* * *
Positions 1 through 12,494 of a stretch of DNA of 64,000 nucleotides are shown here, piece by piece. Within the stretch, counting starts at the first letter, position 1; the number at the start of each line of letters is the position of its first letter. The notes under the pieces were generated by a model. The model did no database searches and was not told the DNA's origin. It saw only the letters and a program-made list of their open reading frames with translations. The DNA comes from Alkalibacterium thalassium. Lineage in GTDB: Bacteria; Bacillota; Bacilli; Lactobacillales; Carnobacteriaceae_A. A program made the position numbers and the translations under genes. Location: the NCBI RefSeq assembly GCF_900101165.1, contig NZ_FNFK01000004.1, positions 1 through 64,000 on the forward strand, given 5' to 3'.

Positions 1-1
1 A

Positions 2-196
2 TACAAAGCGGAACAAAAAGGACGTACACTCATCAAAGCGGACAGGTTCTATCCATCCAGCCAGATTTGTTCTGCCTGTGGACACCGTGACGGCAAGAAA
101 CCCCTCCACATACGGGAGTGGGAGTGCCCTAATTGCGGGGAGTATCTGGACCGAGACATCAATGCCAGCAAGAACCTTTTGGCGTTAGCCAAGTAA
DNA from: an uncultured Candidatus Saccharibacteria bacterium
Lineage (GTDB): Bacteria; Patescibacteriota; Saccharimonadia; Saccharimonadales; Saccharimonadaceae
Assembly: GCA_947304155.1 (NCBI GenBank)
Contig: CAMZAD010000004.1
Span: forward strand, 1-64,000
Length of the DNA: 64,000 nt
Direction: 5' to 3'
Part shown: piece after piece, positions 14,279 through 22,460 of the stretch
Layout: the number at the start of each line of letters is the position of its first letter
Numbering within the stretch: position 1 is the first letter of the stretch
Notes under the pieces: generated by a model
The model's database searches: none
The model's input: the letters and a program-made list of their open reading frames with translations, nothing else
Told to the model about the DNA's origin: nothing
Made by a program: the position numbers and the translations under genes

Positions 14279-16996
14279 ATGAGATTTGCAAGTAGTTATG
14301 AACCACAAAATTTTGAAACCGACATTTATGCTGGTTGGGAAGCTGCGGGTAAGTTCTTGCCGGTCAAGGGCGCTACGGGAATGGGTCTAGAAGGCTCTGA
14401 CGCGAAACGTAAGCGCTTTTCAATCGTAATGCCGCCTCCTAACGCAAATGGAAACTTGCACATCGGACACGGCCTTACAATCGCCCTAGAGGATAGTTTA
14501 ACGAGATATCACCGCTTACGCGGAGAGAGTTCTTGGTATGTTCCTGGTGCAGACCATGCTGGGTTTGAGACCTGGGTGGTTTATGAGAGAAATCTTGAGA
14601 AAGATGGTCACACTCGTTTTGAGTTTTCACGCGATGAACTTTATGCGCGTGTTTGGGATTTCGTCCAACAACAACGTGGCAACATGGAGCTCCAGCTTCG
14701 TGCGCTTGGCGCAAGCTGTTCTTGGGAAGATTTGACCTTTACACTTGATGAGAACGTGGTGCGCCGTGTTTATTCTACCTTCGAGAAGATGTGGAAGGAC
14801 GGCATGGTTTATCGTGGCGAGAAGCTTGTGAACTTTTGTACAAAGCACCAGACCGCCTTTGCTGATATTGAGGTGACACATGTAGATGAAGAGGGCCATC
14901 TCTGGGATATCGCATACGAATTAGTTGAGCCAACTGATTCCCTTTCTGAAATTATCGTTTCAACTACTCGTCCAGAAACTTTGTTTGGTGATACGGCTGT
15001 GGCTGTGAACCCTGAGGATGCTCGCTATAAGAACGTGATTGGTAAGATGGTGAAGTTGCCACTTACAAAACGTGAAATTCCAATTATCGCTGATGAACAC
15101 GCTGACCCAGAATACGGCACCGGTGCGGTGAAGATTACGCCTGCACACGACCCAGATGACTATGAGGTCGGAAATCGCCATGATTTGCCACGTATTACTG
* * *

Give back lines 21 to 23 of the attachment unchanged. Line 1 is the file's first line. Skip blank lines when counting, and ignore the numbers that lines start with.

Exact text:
Made by a program: the position numbers and the translations under genes

Positions 14279-16996
14279 ATGAGATTTGCAAGTAGTTATG